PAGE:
Helen and Paul World Tour 2005/06 travel blog

Franz Josef Glacier

Franz Josef surface

Terminal face at Franz Josef

Surface Franz Josef

Valley leading to Franz Josef


It was a 140 km drive from Hokitika to Franz Josef glacier meaning we arrived late afternoon. We struggled to find any accommodation in Franz Josef and eventually had to settle for a camp grounds that only provided a grit car park to pitch a tent on. We had to use rocks to tie and hold the tent down!

Drove to town and booked a heli-hike for two days time on the Fox Glacier.

It chucked it down during the night and because we couldn't peg the tent out properly we got flooded out! We were up before 6am because of this, which meant we got an early start on the Franz Josef, walk to the glacier terminal face.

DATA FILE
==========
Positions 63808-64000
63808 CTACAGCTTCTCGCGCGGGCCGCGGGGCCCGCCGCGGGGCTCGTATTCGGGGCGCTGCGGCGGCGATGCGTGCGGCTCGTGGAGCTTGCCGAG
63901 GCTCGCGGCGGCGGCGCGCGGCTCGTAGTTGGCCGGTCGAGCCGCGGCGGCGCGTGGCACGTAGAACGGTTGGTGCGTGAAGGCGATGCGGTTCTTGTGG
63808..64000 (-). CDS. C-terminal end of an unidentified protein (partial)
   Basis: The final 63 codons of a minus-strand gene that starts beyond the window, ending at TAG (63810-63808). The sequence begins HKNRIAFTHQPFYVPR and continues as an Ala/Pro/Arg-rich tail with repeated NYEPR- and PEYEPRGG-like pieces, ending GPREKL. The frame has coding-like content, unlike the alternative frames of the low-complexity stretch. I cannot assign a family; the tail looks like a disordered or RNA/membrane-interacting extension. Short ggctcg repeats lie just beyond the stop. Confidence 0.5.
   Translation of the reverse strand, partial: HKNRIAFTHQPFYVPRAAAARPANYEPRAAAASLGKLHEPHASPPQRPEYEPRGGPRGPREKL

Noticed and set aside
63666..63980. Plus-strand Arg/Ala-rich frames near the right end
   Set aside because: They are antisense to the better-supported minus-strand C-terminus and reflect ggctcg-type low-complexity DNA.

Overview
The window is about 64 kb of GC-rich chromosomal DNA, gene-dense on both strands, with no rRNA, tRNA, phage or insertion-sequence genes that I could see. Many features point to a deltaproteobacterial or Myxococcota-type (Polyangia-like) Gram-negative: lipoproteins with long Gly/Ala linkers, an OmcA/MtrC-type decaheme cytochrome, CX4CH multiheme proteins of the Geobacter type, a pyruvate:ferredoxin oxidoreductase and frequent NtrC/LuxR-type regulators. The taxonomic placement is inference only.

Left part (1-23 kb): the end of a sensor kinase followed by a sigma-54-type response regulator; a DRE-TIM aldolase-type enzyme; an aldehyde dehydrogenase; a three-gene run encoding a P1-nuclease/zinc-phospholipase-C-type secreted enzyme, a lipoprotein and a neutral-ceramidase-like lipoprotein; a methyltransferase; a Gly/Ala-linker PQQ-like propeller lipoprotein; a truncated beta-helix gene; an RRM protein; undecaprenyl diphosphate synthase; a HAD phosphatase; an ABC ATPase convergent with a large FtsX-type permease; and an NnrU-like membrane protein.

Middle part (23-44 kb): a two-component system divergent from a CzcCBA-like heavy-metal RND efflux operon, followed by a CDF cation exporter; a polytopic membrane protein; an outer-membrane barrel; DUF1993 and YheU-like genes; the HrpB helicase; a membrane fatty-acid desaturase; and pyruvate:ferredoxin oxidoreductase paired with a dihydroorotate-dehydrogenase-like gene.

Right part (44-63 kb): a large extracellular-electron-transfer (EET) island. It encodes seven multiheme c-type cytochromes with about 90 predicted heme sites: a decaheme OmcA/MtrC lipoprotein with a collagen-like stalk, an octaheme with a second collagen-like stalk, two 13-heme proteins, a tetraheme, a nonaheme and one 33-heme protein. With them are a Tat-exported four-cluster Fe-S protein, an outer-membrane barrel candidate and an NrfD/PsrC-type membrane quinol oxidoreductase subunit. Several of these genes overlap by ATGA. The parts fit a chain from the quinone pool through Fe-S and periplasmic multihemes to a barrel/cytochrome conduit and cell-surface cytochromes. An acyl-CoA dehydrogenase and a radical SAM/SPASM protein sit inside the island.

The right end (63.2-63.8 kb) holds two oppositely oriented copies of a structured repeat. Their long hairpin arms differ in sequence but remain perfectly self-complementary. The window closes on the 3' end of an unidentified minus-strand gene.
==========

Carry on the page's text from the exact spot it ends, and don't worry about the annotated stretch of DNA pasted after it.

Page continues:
We went as close as we could but because it had been raining a stream in front of the glacier was now a river and too wide and fast to cross.

Nowhere at this latitude have glaciers advanced so close to the sea. They are typical of glaciers with mighty cascades of ice tumbling down the valley toward the sea.

The glaciers development is due to the west coast being subject to prevailing rain-drenched westerlies that fall as snow high up in the naves. The snow crystals fuse to form clear ice at a depth of about 20 metres.

The rate of the glacier descent is staggering - a plane crashed on the Franz Josef glacier in 1943 at 3.5 km from the terminal face, 6.5 years later in was at the bottom - a speed of 1.5 metres a day. At times it can move up to 5 metres in one day - 10 times faster than glaciers in the Swiss Alps.

By 9 am we'd done the walk and moved onto Fox - which is the town at the bottom of the Fox glacier funnily enough!



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